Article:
Directors Lounge 2008 • Berlin, february 7-17

Sunday, February 10

A Rude Kind of Staring Contest

Shaun Wilson, Uber Nocturnus iii (2007), HDV , 9 mins

Saturday, February 9th--Tonight the real meat and bones of experimental short films were out in full force. The traditional narrative was no where to be found and the idea of film itself was taken for quite a philosophical ride by a variety of film makers from Australia and beyond. Shaun Wilson, whose name reminds me of the Factory records impressario Tony Wilson in it's seeming innocuousness compared to such a controversial personality, curated a set of Australian films that touched on his favorite subject matters--destruction, mystery, horror, the undead, and pornography. These films relied on odd juxtapositions, spooky lighting filters, and eerie music.

Tammy Honey, 9 Cinemas (2008), HDV as single channel projection, DVD, colour, sound, 5 mins

Shaun Wilson's wife Tammy Honey provided the most unique vision in this series of films. The film called 9 Cinemas opened with a screen filled with nine boxes reminiscent of the opening credits for the uber drippy and inexplicably popular American tv series, The Brady Bunch. Instead of a Brady in each box, however, they were filled with scantilly clad women in various states of undress and arousal. The continuous soundtrack throughout the film was filled with the sighs, moans and heavy breathing we've come to associate with pornography. Slowly the differences between 'popular pornography' and this particular instantiation become more clear. These women are shaking their bodies far more vigorously than one would expect from a seasoned porn queen. Their breasts and stomachs and thighs bounce and jiggle with a spastic motion that seems only slightly out of place for the genre. Secondly, the costumes are close to the usual porn-fare but slightly off somehow. One actress has on construction worker's safety headphones, another wears a Rambo commando outfit complete with gun, still another wears a navy blue farmer-girl turned grunge goddess buttondown, her hair in pigtails. Somehow all of these costumes are a bit complicated visually. Typical pornography is so direct in its motivations and its presentation that the viewer does not need to think about what he or she needs to think about while they are watching. Tammy Honey's honies, on the other hand, provoked the slightest question mark. Or maybe it was the setting--an art film festival--that problematized the viewers relationship to the actresses onscreen. Every so often a woman would be shown shoulders up, in one of the saucy costumes, just staring at the viewer questioningly. I can't even be sure it was the same woman every time, although I seem to remember this. There were 9 screens afterall so it's hard to keep track. But this woman seemed to be staring at the viewer so directly that if you happened to be looking back at her, it was uncomfortable. Was that Tammy Honey, I wondered? It was over before I could form any solid guesses. The sighs and heavy breathing just gone and the room, like all rooms where pornography has taken place, was eerily silent.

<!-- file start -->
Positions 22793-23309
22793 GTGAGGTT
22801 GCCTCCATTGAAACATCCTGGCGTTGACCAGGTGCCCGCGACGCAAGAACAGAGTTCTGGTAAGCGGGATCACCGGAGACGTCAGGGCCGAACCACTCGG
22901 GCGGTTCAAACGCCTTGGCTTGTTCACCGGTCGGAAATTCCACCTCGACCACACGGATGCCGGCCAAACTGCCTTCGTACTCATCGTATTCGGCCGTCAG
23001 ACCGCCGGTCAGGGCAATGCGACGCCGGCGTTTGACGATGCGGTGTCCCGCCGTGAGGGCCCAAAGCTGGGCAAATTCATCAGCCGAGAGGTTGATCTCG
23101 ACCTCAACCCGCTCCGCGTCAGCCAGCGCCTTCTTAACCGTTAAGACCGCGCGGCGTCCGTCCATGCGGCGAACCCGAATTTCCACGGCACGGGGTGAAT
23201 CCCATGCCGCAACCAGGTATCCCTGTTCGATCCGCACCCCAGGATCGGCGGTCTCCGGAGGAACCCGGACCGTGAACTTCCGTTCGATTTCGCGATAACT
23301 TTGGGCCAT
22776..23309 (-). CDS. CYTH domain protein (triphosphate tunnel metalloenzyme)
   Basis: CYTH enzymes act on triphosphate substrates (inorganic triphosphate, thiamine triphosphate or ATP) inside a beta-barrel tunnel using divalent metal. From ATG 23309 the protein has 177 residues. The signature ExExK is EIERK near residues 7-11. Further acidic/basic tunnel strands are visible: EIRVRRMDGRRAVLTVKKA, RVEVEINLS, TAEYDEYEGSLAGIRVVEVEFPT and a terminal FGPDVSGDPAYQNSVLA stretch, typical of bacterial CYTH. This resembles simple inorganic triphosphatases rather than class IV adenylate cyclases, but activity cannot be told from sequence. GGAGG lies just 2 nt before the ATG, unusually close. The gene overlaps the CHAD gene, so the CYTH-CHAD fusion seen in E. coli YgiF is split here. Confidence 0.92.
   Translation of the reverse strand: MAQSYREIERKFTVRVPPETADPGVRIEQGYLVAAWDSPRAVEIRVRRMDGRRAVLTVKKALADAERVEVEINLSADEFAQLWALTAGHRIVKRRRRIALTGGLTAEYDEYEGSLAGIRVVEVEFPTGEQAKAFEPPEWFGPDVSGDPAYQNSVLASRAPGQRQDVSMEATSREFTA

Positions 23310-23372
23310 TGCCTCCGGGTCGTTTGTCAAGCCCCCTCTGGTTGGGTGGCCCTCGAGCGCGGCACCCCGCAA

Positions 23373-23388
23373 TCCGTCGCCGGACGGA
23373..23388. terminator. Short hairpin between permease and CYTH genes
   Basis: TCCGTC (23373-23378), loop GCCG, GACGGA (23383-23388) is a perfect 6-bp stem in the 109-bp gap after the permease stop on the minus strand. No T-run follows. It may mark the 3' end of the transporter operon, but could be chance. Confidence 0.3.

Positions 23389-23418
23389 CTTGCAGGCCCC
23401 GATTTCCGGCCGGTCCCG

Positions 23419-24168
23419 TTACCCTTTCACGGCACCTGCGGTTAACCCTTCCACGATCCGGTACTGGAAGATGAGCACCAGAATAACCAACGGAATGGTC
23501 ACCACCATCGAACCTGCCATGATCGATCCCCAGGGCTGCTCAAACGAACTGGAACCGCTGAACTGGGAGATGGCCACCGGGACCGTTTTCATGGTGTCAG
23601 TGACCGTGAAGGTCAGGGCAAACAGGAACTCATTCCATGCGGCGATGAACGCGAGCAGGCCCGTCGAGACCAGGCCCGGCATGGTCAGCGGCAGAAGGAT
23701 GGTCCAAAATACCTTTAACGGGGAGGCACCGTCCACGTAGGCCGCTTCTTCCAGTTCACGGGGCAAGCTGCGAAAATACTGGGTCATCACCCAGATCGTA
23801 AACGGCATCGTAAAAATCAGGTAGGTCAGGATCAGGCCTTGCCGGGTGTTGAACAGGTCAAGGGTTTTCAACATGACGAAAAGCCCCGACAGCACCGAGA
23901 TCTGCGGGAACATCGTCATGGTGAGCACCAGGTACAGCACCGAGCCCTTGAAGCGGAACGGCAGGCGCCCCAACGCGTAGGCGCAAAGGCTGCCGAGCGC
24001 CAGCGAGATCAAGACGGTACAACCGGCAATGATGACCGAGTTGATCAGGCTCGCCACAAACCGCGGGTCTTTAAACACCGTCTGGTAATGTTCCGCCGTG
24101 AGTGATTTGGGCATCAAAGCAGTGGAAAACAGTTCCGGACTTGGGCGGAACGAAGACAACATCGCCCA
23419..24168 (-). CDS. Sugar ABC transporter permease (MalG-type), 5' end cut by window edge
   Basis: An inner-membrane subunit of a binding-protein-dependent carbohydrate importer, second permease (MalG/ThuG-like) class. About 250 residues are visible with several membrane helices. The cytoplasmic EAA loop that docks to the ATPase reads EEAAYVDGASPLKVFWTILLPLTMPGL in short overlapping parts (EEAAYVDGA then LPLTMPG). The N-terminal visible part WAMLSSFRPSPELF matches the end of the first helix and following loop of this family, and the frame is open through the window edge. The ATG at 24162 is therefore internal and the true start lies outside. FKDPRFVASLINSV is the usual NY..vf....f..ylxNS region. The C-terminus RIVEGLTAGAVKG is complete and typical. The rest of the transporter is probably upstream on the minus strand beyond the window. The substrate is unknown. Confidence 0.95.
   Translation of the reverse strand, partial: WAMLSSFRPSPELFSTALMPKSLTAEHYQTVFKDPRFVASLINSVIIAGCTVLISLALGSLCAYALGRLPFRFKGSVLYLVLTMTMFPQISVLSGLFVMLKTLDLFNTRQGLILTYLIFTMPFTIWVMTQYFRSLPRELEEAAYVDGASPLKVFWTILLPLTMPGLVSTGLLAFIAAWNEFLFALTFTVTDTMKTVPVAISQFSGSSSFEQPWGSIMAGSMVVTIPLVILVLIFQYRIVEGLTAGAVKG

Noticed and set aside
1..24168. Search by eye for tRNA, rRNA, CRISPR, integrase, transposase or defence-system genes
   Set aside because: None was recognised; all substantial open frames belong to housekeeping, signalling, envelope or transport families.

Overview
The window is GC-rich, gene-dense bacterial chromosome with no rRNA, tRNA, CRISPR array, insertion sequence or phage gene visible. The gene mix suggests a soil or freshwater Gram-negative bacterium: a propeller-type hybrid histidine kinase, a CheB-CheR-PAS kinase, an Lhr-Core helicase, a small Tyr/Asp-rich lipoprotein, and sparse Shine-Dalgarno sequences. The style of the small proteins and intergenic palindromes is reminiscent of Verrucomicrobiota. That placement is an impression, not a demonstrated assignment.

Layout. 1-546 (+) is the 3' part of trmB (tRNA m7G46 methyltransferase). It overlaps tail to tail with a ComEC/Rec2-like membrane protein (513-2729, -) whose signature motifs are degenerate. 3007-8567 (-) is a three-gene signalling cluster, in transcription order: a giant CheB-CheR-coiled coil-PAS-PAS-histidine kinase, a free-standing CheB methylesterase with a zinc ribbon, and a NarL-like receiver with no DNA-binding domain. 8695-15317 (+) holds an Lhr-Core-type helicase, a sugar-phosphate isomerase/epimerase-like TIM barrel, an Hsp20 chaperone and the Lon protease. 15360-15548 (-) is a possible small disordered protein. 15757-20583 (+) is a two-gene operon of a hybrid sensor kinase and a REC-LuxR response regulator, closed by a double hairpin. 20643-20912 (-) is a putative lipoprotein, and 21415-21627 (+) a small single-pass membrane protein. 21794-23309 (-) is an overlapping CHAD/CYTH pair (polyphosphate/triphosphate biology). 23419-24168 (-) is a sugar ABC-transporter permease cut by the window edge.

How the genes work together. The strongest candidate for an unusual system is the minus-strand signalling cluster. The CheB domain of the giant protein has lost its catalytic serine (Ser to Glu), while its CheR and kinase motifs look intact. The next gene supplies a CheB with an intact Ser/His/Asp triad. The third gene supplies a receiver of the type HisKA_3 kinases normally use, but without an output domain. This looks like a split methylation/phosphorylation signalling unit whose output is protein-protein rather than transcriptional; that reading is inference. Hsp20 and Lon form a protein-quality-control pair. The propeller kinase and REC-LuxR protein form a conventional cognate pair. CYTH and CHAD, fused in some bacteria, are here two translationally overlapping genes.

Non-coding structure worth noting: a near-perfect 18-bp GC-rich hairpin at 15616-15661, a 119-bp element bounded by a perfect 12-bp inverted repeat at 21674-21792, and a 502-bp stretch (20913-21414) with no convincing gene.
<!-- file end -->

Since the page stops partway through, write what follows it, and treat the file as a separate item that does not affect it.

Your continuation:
The second curator Saturday evening, Daniela Butsch, showed a series of minimal films (compiled by Barbara Hindahl (pK) ) under the heading Minimale Veraenderung. These films were certainly all minimal but they had very different approaches to minimalism. Some were more contemplative including Butsch's own piece Speed Manipulations where she shot the jet propelled current of ocean water at different speeds changing the sound quality and the pattern of the water itself. Martina Wolf had two pieces about the reflections of windows, in the film Fensterbild (13 min, 2001) a window tilted into a room reflects the sterile industrial building outside. Using her hand or a string to pull the window closer and farther away from herself, Wolf creates a dreamlike undulating reflection where the outside and the inside conflate. Perhaps my favorite piece from this series was entitled, The Department of Water and Power, and the film was simply 7 or 8 minutes still shooting a generator during the night. Obviously this is boring. It's the same image and there is no expectation that the image will change while being filmed. It's a power station, they're pretty stable. But it wasn't at all Zen like either as water or a window or a wall might be Zen. No, this was a stare down between the camera and the generator and as soon as I wrapped my head around that, I began to really admire the piece. A still frame shot in real time with real sound, The Department of Water and Power was an experiment in confronting the menacingly banal. The generator whined and hummed continuously, one became aware that the generator would continue to make its generator noise even when the camera was gone. The camera was just doing the difficult work of an investigative journalist with a bad interview--simply observing and trying to push back against the monolith with its own presence. It's certainly a rude staring contest and a thankless job which the camera won't win but for the duration of the film, the audience was just as powerless as the filmmaker and just as exasperated. When the film finally ended, just as suddenly as it had begun, the absence of that awful whining noise was as gratifying as being released from nipple-clamps. Lars Von Trier needs A-list actresses and brutal schedules to create that kind of symbiotic torture with his audience. It's really more minimal and economic to go the route of the power station.

--More Monday, SS